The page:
Taken from coindesk.com | Author: Cameron Thompson
As non-fungible token holders look for new ways to monetise their digital collectibles, creators might seek to define what collectors can and can’t do with the original artwork.
Non-fungible tokens (NFT) gained popularity in early 2021, when generative art and profile picture (PFP) projects such as CryptoPunks and Bored Ape Yacht Club were touted by celebrities and used as a sign of affiliation to different crypto communities. These crypto tokens cannot be replicated and represent ownership of an asset, real or digital.
As the early NFT frenzy has cooled, digital artists have sought to bolster the value of these collectibles beyond speculative trading on the secondary market. From TV shows to merchandise, some projects have expanded possibilities for commercializing NFT artwork.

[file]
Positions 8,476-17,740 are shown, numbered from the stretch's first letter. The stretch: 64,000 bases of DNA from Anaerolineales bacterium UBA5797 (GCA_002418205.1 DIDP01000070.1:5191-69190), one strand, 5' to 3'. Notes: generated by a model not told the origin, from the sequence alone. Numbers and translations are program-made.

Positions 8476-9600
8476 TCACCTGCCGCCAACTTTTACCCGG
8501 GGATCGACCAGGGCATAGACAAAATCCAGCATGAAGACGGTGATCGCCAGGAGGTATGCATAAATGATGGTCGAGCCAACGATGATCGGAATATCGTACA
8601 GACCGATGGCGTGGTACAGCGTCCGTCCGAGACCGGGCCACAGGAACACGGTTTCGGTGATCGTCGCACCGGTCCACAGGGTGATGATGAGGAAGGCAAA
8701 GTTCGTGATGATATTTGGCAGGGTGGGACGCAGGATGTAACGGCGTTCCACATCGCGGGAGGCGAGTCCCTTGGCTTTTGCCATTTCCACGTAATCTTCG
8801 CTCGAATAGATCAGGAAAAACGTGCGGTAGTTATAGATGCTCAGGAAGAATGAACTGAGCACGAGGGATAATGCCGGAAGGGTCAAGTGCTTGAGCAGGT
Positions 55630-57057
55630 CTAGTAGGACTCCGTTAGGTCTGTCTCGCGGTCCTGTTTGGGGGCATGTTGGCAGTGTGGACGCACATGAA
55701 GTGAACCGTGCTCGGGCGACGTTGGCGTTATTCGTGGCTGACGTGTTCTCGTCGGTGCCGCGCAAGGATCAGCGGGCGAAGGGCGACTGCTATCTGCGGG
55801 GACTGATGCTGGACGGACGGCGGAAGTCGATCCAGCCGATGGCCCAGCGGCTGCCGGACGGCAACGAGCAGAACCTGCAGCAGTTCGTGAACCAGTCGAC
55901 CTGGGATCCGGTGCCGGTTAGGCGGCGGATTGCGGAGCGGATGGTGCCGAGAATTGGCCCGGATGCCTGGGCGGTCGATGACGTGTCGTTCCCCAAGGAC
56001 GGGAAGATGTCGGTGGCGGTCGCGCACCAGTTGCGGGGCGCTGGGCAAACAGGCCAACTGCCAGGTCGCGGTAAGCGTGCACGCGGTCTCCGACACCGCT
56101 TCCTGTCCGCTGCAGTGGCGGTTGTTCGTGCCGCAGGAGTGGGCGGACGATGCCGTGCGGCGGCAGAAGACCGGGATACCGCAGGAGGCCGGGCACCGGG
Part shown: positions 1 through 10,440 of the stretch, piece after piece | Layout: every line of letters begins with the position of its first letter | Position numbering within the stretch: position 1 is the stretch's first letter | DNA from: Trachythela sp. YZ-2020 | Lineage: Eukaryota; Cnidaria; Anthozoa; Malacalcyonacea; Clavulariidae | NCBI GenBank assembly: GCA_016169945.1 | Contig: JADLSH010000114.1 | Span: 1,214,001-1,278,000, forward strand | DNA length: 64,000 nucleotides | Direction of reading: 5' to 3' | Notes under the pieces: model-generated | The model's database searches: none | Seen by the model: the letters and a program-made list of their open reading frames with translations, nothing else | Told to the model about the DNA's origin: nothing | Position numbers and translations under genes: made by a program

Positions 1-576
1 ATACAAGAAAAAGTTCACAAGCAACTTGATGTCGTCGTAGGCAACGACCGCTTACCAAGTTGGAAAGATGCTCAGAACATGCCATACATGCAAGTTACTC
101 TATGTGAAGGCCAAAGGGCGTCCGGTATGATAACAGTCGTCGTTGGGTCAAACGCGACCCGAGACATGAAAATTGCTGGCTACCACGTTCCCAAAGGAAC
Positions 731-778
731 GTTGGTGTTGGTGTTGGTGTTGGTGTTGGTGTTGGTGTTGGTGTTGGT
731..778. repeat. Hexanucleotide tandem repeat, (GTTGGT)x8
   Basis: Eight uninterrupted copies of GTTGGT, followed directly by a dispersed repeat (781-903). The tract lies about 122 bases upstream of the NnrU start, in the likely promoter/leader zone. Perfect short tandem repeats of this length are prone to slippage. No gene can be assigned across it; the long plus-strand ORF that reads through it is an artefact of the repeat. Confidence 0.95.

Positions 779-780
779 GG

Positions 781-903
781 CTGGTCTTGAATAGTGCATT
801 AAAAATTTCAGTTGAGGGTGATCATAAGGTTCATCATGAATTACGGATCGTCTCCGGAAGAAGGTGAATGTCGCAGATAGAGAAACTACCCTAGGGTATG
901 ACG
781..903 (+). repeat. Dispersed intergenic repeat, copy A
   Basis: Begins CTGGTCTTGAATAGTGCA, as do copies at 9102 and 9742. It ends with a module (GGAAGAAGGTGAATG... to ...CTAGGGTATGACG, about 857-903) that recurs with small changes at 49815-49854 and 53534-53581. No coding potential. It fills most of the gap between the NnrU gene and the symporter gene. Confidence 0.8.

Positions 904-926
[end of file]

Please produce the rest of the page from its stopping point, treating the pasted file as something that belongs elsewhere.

But not every NFT project allows its holders to monetize the underlying artwork, and NFT creators will need to outline the terms and conditions of how their artwork can and cannot be used by new owners. In turn, NFT holders must follow certain preset rules outlined by intellectual property laws.